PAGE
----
Anderson, Indiana

Exercise science grad motivates cancer patients

Fri, 2011-10-07 09:09 -- univcomm
October 7, 2011

When he started college 10 years ago, Matthew Douglass (a 2006 Anderson University graduate) didn't intend to become a cancer exercise specialist, but these days he's sure glad he opened his eyes to the possibilities in the field.

The health and wellness guru now spends his days trying to motivate cancer patients and survivors who inspire him regularly to appreciate all that life has to offer.

douglassDouglass loves to be there for his clients. And he hopes his clients love to learn how to be themselves despite their diagnosis.

"I try to get them to see the value of exercise no matter where they are in the treatment process or how long they may be in remission," Douglass said. "Exercise can do so many things for patients, especially in terms of side effects. It can help you fell better regardless of where you are in terms of health."

[Photo: Matthew Douglass works with an exercising patient at IU Health Ball Memorial Hospital in Muncie. Credit: Jordan Kartholl/The Star Press]

His clients, most of whom are breast cancer patients and survivors at the Cancer Center at IU Health Ball Memorial Hospital, meet with Douglass because they want to feel better. But in truth these patients want more than that.

They want to live for years to come. And Douglass knows his role is about more than creating a fitness plan.

He's not there to tell people what to do or to get in their faces if they don't meet his goals for them.

Douglass is a cancer exercise specialist to show his patients what they might have forgotten during the course of their chemotherapy or radiation treatments, their meetings with oncologists and financial advisors.

He shows them that they're stronger than they realize.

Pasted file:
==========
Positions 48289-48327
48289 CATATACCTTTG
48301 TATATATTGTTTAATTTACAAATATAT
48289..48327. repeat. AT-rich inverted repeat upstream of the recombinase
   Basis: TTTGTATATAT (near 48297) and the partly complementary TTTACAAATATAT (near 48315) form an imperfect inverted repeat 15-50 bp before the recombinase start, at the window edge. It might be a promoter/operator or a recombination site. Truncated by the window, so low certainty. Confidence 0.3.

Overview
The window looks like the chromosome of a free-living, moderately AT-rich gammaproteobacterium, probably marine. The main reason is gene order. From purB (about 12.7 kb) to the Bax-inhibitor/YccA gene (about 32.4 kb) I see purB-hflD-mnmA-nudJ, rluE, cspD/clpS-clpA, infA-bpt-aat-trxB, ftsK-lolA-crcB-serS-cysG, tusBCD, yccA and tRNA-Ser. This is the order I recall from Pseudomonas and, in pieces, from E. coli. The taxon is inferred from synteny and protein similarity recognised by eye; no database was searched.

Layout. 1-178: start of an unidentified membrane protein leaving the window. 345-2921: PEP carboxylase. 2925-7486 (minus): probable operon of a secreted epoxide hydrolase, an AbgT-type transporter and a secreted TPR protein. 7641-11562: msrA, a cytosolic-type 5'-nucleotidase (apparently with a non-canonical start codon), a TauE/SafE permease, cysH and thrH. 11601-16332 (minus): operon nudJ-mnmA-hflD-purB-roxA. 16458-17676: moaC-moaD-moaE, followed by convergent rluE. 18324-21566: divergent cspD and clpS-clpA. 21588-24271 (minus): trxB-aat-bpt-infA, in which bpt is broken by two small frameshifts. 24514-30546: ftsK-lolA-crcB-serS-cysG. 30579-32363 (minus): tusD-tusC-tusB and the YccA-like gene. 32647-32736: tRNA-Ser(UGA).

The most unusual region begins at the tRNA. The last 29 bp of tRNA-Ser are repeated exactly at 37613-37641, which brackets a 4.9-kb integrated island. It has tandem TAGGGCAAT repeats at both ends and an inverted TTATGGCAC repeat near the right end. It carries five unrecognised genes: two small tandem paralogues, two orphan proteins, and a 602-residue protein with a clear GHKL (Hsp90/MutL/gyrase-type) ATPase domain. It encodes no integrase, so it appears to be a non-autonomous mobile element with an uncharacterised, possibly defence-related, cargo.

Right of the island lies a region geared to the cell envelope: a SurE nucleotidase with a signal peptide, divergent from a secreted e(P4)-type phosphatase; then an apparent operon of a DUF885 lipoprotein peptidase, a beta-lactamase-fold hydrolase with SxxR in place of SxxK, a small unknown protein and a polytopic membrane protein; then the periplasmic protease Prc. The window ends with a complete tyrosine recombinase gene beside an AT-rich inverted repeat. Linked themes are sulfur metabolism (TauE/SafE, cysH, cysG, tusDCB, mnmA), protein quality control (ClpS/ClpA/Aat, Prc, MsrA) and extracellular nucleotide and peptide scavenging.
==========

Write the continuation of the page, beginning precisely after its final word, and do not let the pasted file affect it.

"I'm a pretty personable guy, so when my clients come in I mostly ask them how they're doing, what's going on with them and their families," he said. "I enjoy that about this job. But mostly I love to see the progress each person makes. Even if it's the fact that they can stay on the treadmill two minutes longer. It doesn't matter; it's progress."

The Kirkland, Ind., native's journey to the Cancer Center began when he was at Anderson University and realized he wanted to work in the field of health and wellness.

After graduating with a bachelor's degree in exercise science, Douglass moved on to the master's program in exercise science at Ball State University's Human Performance Lab.

While at BSU, he began working with older clients who wanted to improve or to create health and wellness plans to improve their lifestyles. It was then that he came across the cancer survivors who wanted to integrate exercise into their lives.

Not that cancer was new to Douglass. As is the case with many people, he had cancer patients and survivors — including breast cancer survivors — in his own family.

The relatives didn't have to fight their battles alone, and he brings that message to his clients as well: They do not have to go through this alone.

So he sits next to them on the popular NUStep machine that works the lower and upper body at a variety of paces. He walks along with them on the treadmill. Douglass does whatever he asks his clients to do, smiling and encouraging them along the way.

His exercise suggestions include yoga and pilates for stress management and increased flexibility, using hand weights and resistance bands to improve muscle strength, remembering to take deep breaths to bring more oxygen to the cells and enjoying what's going on in front of you.

Oh, and smiling.

Douglass has worked with breast and other cancer patients from ages 25 to 95 and he continues to find the work challenging and enjoyable. vBut from the 20 patients he works with currently, and every breast cancer survivor and fighter he's assisted during the past three years, he's learned the important lesson of never giving up, regardless of what's ahead of you.

"I am very encouraged when I work with my clients," Douglass said. "I've learned a lot from them about life and about how important it is to appreciate life and to live every moment. They encourage me as much as I encourage them. Probably more."

— Ivy Farguheson is a reporter for The Star Press. Story reposted with additions to include Anderson University graduation year.

Anderson University is a private Christian university of 2,600 undergraduate and graduate students in central Indiana. Anderson continues to be recognized as a top Christian college: in 2011, U.S. News and World Report ranked Anderson University among the best colleges and universities in the Midwest for the eighth consecutive year. Established in 1917 by the Church of God, Anderson University offers more than 65 undergraduate majors and graduate programs in business, education, music, nursing, and theology.